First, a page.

An employee's personal life often carries over into their work life. If an employer wish to hire someone that is an atheist because he will work Sundays, he needs that information. If he hires a Christian that will not work Sundays, he needs to know. In the case of criminal records, yes. If someone did something once, it is entirely possible that they have the capacity to do it again. Knowing who you are paying is important, not only for efficiency but also to avoid misunderstandings that could have been avoided with more information.
In the day of access to technology and record keeping an employer is just being wise to find out as much as possible about anyone coming into the work force. Potential employees can talk the talk and trump up a resume to get a job. Background checks validate one's word.
If an individual is seeking employment in a job that involves children, they most certainly need to be subjected to a background check. Police officers also should be subjected to a background check prior to employment. Any job where the safety and well being of the public is involved needs to be filled by someone with no criminal past. For other jobs types of jobs, this is unimportant.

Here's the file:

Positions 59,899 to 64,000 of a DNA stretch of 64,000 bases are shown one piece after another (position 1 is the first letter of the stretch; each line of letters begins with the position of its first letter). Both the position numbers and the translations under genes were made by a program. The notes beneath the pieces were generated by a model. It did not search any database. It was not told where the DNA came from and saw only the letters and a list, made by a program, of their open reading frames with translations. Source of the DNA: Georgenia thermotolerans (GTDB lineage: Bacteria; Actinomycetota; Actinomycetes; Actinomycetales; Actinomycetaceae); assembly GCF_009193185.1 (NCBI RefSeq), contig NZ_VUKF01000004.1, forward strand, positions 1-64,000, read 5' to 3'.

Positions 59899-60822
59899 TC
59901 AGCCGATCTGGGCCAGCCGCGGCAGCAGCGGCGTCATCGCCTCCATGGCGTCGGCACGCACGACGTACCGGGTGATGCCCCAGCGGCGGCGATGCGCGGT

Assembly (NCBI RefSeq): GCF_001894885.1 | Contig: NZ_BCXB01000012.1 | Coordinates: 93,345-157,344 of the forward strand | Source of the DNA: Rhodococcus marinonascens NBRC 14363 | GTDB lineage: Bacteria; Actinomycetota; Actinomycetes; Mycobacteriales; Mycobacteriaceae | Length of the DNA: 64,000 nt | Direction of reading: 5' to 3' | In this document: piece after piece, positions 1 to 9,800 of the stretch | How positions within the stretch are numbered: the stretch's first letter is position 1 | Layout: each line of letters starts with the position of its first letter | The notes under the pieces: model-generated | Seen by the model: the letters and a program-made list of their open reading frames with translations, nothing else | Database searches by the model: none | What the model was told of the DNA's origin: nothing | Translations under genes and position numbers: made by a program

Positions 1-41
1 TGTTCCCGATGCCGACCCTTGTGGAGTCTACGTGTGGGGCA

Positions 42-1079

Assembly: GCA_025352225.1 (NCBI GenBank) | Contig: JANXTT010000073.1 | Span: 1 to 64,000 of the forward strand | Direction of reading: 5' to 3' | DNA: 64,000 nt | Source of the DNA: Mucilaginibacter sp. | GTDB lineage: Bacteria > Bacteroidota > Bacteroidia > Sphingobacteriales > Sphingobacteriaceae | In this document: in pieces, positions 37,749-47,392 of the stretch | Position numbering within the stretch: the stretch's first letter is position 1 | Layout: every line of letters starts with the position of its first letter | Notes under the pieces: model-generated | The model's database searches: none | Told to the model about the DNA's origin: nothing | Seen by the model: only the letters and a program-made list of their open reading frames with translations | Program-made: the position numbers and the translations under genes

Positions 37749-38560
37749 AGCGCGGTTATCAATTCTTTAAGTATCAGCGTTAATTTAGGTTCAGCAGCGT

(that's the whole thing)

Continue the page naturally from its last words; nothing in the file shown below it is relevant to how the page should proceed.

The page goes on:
I think if it was a violent crime or something, then I understand checking depending on the job. Doing a background check on people just to find out anything about their personal lives and judging them based on things that won't affect their work is completely unneccesary in my opinion.
Criminal convictions are largely permanent, carry heavy consequences. In Panama City, Florida, college students are invited to visit to spend their money, locally. The crimes committed are the same, every year. They are not prevented.
They are actually expected and encouraged because it is the city's only true source of revenue. The effects, for these naive students, could be a problem when entering the job market, later.
At a time when arrests and questioned as justified, and trials minimally fair, it seems like an archaic way of doing things.